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'Running is the fountain of youth'

When Stephanie Wattenbarger began her running journey she didn’t know about training. “It was just me and my Timex, really bad running shoes, a wish and a prayer.”

After all the self-professed “marching band geek and the drama/acting nerd” was new to sports in 2007 when she did her first 5K, a crowded Susan Komen breast cancer run/walk — emphasis on walk.

She signed up for that race with co-workers after her dad had a stroke and died. “I found that I could not just walk,” Wattenbarger remembered. “It was crowded, hot and filled with walkers. I think my time was 48 minutes or so. After that, I signed up for more 5Ks so that I could ‘run.’ I did not know what I was doing, I just did it.”

It was a tough time for Wattenbarger, even though it led to her love of running.

“My mom kind of freaked out on me after my dad passed, and I needed to find something to take away the stress and mental pain — besides becoming an alcoholic,” she said. “I guess I was hooked on the euphoria and excitement of the races. I didn’t know that you were supposed to actually TRAIN for races!”

Going faster and longer

As she trained and got faster at the 5K, she started placing in her age group.

“That motivated me to sign up for longer races,” Wattenbarger said. “My first 10K was the Hospital Hill Half Marathon and 10K in Kansas City, Missouri. That eventually became my first half as well. It is a tough, hilly course at a time of year that is hot and humid. The first half marathon was 2011 and I have run that race four times now, finally coming in under two hours in 2017. I think I’ll leave that time right there!”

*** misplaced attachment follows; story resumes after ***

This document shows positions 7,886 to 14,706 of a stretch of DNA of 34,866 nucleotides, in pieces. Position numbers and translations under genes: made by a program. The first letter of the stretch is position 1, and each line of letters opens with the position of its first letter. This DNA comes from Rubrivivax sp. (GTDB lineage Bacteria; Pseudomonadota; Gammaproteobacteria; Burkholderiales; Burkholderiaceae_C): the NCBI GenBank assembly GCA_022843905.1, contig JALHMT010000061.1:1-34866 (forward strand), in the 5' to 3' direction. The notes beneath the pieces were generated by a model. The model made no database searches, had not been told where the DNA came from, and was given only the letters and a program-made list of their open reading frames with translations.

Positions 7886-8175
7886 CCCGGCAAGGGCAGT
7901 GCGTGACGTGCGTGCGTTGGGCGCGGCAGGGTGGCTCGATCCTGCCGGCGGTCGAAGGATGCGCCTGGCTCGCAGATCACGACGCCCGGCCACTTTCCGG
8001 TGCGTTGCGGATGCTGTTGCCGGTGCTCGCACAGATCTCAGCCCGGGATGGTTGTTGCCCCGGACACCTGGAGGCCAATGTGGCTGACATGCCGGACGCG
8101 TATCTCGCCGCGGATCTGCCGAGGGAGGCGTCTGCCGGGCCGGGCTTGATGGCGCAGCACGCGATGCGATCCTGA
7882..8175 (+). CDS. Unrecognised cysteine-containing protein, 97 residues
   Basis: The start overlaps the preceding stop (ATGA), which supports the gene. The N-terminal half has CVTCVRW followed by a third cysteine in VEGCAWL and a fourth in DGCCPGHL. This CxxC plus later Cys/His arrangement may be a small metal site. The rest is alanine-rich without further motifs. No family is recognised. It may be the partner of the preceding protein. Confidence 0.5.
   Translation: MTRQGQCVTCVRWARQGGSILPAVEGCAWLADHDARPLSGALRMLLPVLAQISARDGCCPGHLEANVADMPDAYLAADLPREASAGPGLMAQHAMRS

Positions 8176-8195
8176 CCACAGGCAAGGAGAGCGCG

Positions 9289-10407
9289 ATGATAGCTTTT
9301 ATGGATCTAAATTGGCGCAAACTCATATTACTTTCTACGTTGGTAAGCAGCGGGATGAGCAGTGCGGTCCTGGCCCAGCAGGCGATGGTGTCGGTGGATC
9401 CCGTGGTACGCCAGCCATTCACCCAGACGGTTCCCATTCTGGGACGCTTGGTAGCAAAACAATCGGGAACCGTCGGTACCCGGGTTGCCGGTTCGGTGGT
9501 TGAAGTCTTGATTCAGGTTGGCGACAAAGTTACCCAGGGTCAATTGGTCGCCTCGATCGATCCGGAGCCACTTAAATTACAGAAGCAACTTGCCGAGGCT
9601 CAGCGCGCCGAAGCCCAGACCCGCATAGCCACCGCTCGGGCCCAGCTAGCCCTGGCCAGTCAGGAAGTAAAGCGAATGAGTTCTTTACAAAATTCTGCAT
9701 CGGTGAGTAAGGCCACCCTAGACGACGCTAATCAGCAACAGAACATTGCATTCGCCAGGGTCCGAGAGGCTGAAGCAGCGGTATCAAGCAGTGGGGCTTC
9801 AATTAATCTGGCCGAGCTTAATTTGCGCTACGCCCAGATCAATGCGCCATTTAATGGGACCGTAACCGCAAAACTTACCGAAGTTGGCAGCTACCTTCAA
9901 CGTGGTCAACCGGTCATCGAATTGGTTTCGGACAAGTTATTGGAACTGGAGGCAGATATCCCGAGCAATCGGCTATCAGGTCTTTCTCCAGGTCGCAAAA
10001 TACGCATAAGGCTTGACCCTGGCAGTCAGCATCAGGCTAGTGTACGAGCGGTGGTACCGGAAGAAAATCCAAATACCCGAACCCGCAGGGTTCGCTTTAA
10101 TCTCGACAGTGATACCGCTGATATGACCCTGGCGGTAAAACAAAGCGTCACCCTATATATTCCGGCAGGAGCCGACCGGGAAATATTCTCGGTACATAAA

She ran the Chicago Half Marathon in 2011, then set a full marathon as a goal. “I ran the Kansas City Marathon a week or so later (after Chicago) — terrible time, terrible pain (terrible shoes)! I truly did NOT know what I was doing!”

The following year, Wattenbarger returned to Chicago to redeem her full marathon time. At this point, she set a fairly common but challenging goal for runners: qualifying for and running the Boston Marathon.

“It took me seven years to finally qualify, which I did August 2014 at the Leading Lady’s Marathon in Spear Fish, South Dakota,” she said. “I thought it would be a good idea to run a 50-miler three weeks before Boston 2015 so that I would not ‘hit the wall’ at Boston.”